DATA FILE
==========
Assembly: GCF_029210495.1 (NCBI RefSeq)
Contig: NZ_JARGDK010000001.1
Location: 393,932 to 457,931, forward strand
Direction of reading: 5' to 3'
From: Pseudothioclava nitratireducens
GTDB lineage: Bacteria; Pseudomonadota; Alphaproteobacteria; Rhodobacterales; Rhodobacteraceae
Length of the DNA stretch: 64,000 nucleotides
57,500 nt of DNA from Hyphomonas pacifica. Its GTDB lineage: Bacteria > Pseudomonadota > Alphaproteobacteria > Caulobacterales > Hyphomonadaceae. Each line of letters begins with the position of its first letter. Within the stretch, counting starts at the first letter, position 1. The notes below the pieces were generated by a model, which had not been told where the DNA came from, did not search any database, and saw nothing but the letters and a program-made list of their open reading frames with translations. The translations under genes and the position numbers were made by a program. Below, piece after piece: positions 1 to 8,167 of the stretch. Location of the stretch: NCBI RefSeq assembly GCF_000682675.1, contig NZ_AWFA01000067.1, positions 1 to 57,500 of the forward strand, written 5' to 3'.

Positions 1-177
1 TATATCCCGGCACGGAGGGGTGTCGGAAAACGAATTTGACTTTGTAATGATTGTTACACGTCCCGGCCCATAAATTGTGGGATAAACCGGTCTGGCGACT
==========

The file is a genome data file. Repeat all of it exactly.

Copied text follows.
Assembly: GCF_029210495.1 (NCBI RefSeq)
Contig: NZ_JARGDK010000001.1
Location: 393,932 to 457,931, forward strand
Direction of reading: 5' to 3'
From: Pseudothioclava nitratireducens
GTDB lineage: Bacteria; Pseudomonadota; Alphaproteobacteria; Rhodobacterales; Rhodobacteraceae
Length of the DNA stretch: 64,000 nucleotides
57,500 nt of DNA from Hyphomonas pacifica. Its GTDB lineage: Bacteria > Pseudomonadota > Alphaproteobacteria > Caulobacterales > Hyphomonadaceae. Each line of letters begins with the position of its first letter. Within the stretch, counting starts at the first letter, position 1. The notes below the pieces were generated by a model, which had not been told where the DNA came from, did not search any database, and saw nothing but the letters and a program-made list of their open reading frames with translations. The translations under genes and the position numbers were made by a program. Below, piece after piece: positions 1 to 8,167 of the stretch. Location of the stretch: NCBI RefSeq assembly GCF_000682675.1, contig NZ_AWFA01000067.1, positions 1 to 57,500 of the forward strand, written 5' to 3'.

Positions 1-177
1 TATATCCCGGCACGGAGGGGTGTCGGAAAACGAATTTGACTTTGTAATGATTGTTACACGTCCCGGCCCATAAATTGTGGGATAAACCGGTCTGGCGACT